All Things Considered — How the Internet of Things Changes Things


Dr. Joseph Reger, Chief Technology Officer, International Business, Fujitsu spoke about the main trends which will impact our lives and businesses.

What are the technology trends that are going to affect our lives and businesses in the next few years? Most people would talk about big data, social, mobile and cloud. Cloud is now maturing and needs to be integrated. Big Data is not mature. This year we will talk about the Internet of Things (IoT) and in the coming 2 or 3 years IoT will touch our lives and businesses.

The internet has lots of people and devices generating and consuming information. The IoT operates in exactly the same way as the internet but without the people, and with an IP address to exchange information.
Today the internet is dominated by ‘things’, people are not that important. The number of things today is estimated at 10 billion. The amount of data is rising exponentially. By 2020 there will be 50 billion devices on the internet and the market size will be huge. The IoT keeps generating things all the time. This ties strongly into Big Data and the Cloud. Everything will be a part of the internet. Everything can have an IP address, even a light bulb. The light bulb on the internet never sleeps — an internet light bulb is always on even when it’s off.

If it has an address, and there are 7 or 8 billion light bulbs, then there is a problem. IPv4 can only provide 4.3 billion addresses which is not enough. IPv6 can provide us 340 trillion trillion trillion addresses. But how can you migrate?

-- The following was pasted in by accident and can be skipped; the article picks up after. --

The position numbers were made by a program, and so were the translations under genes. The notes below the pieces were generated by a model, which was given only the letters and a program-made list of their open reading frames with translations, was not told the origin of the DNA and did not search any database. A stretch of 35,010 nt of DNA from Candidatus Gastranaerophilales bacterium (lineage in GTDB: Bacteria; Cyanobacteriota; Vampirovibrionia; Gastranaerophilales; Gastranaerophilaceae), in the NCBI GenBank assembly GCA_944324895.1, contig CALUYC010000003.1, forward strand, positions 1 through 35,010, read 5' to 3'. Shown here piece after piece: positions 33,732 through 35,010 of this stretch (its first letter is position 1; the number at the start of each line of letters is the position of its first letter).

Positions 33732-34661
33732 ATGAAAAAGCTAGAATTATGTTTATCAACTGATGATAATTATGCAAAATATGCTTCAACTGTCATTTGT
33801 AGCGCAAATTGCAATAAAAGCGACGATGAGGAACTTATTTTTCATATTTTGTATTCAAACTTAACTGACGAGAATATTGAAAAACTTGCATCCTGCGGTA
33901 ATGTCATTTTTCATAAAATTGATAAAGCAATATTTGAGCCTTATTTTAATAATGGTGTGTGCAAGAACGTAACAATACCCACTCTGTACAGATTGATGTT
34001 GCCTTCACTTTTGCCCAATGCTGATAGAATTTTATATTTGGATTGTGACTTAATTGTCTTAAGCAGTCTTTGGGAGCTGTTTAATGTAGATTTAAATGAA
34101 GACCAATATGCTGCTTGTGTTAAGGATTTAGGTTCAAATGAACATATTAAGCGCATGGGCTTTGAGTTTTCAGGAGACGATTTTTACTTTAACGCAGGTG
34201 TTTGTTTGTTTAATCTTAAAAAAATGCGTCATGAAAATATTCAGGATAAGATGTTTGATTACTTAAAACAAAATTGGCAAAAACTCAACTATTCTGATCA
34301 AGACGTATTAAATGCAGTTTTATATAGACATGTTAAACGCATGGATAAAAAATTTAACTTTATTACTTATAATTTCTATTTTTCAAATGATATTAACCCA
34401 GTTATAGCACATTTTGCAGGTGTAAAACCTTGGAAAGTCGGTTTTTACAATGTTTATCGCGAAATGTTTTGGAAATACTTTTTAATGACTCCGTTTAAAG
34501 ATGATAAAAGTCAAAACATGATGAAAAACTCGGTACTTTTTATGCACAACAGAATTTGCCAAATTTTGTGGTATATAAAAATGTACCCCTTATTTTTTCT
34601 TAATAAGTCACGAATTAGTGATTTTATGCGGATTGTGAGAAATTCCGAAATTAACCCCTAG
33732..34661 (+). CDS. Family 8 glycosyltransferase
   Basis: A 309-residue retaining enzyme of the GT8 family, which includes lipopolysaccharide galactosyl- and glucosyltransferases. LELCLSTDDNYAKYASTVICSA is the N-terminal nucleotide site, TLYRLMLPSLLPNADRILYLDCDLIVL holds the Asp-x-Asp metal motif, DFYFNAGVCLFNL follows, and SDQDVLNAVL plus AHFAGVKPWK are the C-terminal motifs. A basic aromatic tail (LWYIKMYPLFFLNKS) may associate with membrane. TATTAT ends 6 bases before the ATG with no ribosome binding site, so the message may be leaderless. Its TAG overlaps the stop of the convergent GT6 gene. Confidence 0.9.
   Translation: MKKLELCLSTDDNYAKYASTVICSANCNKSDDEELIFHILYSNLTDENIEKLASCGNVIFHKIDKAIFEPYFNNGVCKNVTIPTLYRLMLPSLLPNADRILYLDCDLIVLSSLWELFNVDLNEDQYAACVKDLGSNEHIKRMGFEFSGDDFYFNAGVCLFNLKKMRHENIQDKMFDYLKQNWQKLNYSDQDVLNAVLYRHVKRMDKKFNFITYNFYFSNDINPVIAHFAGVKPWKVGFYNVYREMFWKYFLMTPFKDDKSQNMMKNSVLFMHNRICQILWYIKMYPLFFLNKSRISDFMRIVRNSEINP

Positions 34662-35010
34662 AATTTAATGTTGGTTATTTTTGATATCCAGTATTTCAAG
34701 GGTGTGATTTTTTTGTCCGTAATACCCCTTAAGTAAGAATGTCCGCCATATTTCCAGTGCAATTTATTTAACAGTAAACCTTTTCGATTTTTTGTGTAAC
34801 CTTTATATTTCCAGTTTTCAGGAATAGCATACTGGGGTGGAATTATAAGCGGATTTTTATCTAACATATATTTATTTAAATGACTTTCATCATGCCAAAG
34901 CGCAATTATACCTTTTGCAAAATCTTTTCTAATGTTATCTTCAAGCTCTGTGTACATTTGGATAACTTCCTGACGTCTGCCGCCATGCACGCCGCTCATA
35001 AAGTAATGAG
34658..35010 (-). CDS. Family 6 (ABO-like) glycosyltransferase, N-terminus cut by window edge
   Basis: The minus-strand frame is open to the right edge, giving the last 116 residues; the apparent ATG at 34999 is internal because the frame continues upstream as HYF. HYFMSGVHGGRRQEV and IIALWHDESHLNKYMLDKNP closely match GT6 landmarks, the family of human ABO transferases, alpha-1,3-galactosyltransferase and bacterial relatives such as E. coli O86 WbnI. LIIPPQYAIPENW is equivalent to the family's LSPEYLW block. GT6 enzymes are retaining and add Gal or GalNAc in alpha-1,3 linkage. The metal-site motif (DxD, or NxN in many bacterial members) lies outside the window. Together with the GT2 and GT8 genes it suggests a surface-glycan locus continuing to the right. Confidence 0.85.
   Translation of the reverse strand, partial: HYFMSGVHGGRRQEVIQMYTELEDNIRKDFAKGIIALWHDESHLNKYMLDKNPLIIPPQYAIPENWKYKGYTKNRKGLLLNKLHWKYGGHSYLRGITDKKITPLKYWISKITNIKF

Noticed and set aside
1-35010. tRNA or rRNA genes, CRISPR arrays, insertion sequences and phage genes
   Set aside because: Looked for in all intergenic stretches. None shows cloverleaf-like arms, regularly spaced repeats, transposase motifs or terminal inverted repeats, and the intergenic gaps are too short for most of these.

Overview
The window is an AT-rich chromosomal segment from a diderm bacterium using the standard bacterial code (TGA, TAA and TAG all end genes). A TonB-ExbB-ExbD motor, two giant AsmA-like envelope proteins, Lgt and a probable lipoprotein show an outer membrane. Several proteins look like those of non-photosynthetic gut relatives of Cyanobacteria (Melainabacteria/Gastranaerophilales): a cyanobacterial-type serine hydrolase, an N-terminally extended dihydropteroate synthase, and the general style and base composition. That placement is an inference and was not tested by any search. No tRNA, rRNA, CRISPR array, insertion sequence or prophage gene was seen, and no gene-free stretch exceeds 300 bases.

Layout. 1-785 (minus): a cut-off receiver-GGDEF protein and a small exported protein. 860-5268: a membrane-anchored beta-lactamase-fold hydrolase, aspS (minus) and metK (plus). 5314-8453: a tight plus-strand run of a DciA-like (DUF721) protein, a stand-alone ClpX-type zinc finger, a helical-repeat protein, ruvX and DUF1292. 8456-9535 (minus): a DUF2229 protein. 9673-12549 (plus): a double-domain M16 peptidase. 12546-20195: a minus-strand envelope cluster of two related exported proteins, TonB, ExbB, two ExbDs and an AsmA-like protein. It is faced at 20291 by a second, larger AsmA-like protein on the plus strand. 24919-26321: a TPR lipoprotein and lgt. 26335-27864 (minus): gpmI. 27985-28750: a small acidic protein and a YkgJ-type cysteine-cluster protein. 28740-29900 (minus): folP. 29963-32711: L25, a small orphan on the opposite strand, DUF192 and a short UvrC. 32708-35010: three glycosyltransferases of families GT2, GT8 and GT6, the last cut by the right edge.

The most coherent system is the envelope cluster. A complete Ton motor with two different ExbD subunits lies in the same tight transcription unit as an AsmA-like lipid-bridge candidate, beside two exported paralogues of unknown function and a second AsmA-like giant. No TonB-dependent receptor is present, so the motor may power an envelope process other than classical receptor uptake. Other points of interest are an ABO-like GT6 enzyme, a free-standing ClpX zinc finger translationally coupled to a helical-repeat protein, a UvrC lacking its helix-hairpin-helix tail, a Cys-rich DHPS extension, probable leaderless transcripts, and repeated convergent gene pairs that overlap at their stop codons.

If the migration is painful, customers need help. We have a stateless tunneling through the old internet as part of a solution which can share up to 65000 addresses from one IP v4.

On the IoT every device has its own proprietary protocol going through umpteen gateways. That’s not good, because what we want is to control the light bulb from the smartphone. We need smart applications that handle the management of light bulbs. Once that happens everything becomes much easier. Machine 2 machine (M2M) protocols are not identical with the IoT but in the future they will be more and more standardized. Right now M2M is only a subset of the IoT, but in the future M2M will catch up and generate more and more data. Very big data.

This brings a lot security challenges. People can read all the light switching patterns in your house, but the really big danger comes from attacks. One vulnerability is replicated across billions of things. Now, all the light bulbs are an army attacking you.

Why would you want a light bulb? It requires zero installation and uses the same infrastructure as the rest of your house. It talks to the light bulbs in your house and checks their own status. If you walk into a home improvement store, you get a message on your smartphone telling you to buy some new bulbs.